Although I know a big football game was held yesterday, I haven’t a clue who won. I know a team called Giants played some other team, but I have no idea who. Unlike many of my fellow Americans, I do not follow football. Every now and then I work up enough enthusiasm to ‘sort of’ watch a Packer game. I say sort of, because I am usually working on the computer while the game is on and David is shouting the score from the other room. That is unless the Packers start to lose. Then he turns the TV off and finds something else to do.
When I was a kid, it was different. Although I never got interested in contact sports, I did like baseball. Like many kids, I chewed 3,000 penny packs of gum to collect baseball cards. I played baseball with the boys just like the girl (Tatum O’Neil) in Bad News Bears. I was on my class softball team in high school, and wrote the women’s sports column for the high school paper.
My son Richard was a baseball fan too. When he was younger, I brought him a baseball signed by Pete Rose. After Pete was disgraced, my interest in baseball players as role models began to wane. The spate of drug incidents in the past decade killed my enthusiasm for sports. This was just as well, as I had no time for such frivolity.
So, what did David and I do while others watched football? We read books. You know those things with words printed on pages. David finished his book Fifteen Flags Over Siberia and I read one of my text books. We also both worked on our computers.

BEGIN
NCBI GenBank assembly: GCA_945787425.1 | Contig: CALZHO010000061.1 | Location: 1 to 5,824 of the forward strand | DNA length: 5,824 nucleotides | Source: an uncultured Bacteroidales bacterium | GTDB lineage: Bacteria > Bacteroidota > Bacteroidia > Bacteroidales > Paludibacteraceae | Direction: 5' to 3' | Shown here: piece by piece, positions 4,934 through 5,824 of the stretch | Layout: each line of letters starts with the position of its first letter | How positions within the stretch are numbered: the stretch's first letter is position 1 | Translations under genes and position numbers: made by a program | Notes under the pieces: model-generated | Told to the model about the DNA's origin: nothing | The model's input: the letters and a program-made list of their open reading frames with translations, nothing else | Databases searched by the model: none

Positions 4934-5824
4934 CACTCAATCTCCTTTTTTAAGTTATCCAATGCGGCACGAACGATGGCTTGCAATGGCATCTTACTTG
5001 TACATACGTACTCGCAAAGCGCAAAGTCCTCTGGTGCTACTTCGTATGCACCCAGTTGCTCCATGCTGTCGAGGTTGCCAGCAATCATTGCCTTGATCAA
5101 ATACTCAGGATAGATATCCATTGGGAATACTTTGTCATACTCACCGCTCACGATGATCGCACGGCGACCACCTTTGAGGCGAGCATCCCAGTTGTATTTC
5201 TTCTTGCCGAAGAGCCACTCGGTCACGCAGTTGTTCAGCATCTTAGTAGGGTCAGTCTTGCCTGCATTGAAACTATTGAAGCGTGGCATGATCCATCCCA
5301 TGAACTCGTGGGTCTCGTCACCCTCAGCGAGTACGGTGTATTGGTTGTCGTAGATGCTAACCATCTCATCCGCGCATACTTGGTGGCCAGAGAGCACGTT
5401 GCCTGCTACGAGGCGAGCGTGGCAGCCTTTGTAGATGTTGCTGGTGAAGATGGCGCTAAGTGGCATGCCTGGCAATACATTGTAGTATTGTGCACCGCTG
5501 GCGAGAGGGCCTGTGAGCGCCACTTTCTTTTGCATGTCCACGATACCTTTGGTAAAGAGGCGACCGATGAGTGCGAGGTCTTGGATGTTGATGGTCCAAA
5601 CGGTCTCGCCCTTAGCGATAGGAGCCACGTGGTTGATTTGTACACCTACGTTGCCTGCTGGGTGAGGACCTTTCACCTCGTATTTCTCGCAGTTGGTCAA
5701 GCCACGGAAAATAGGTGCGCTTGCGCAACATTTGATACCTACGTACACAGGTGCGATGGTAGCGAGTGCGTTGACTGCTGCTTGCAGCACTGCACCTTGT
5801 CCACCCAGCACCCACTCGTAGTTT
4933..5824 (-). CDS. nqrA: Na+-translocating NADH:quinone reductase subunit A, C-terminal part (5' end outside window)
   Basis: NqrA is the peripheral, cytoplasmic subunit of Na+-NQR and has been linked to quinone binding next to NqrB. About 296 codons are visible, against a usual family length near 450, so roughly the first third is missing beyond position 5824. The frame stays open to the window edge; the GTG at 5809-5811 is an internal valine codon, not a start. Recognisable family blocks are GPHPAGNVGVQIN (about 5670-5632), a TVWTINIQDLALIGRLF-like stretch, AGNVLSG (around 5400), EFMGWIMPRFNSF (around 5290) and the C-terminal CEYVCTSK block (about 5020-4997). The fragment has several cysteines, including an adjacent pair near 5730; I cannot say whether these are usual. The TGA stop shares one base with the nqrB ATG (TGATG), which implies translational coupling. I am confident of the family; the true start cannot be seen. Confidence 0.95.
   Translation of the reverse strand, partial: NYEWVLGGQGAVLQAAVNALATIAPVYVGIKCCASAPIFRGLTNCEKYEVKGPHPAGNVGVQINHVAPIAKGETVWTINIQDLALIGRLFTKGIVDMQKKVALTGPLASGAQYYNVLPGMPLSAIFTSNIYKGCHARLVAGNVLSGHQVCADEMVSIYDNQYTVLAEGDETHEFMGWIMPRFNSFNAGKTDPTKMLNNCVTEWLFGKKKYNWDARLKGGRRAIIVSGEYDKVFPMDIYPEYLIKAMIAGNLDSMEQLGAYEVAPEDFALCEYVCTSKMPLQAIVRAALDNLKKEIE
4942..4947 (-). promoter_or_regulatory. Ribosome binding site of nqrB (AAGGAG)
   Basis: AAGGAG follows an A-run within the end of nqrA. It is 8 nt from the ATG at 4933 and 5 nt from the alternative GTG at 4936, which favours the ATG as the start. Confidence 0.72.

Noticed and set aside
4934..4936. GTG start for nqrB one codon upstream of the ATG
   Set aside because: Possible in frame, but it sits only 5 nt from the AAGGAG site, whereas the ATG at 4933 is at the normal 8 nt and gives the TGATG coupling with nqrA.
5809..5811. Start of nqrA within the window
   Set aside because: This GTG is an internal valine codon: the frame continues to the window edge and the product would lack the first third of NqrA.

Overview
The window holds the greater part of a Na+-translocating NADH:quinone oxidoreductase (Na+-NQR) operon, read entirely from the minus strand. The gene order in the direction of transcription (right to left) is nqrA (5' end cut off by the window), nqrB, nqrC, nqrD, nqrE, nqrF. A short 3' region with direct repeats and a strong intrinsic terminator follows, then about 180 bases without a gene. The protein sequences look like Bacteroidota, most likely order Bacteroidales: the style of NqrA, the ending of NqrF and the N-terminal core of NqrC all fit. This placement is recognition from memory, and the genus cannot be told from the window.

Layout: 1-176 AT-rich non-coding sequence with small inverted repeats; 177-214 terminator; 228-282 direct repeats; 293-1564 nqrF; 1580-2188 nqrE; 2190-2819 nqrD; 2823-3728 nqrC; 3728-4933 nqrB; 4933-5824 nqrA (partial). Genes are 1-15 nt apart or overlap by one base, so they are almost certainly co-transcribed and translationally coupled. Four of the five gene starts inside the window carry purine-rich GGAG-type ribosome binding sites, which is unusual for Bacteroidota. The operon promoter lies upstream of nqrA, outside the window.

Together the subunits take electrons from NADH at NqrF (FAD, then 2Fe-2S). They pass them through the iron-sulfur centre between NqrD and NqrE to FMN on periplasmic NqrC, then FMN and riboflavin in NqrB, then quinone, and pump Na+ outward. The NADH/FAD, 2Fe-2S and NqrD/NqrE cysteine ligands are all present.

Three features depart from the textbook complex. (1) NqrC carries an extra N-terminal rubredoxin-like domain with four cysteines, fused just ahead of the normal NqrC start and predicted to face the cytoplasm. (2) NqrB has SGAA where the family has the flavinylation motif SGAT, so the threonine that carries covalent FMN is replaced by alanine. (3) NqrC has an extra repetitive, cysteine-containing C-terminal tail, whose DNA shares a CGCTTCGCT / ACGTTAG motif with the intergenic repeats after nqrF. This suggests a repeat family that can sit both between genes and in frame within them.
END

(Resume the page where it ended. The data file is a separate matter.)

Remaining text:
At 4:00 we watched Bill Moyers new TV program on PBS. Yesterday, Bill hosted social psychologist, Jonathan Haidt from UVA, who discussed the contentious roots of our political culture. The fellow, who describes himself as a former Liberal and now a Centrist, was attempting to bridge the gap between the two extremes in American politics. I don’t know if he succeeded or not, but I asked David when the program was over if he understood what Haidt was saying, and he said “No.”
If you are interested in installment 4 of Bill’s new show, you can see it by finding the Bill Moyers link (below). Haidt has posted a test you can take to find out where you stand on the political spectrum regarding crime and punishment. I suggest that if you take the test you read some of the comments left by fellow test takers after you review your results.
I took the test and discovered I was as traditional as Liberals and as progressive as Conservatives on the issue of crime. But I already knew where I sat. I am truly in the middle which is where I believe any thoughtful person will find themselves. That may be my bias, but I don’t like extremism of any kind.
I would like to join company with the Liberals they seem to have more fun, but I can’t. Liberals are so sure they are right and I am not so sure. But who doesn’t want to be right about everything? Although I find many conservatives make off-putting remarks, I hear them out. I think they are not wrong all of the time, especially on economic matters. Thus even after I listened to Haidt, I ended up, as usual, sitting on the fence, a very uncomfortable place to be, especially as you grow older and have back issues.
If you want to listen to Bill’s January 5 program and take the test, here is the link: http://billmoyers.com/ You can also find his earlier programs on this link.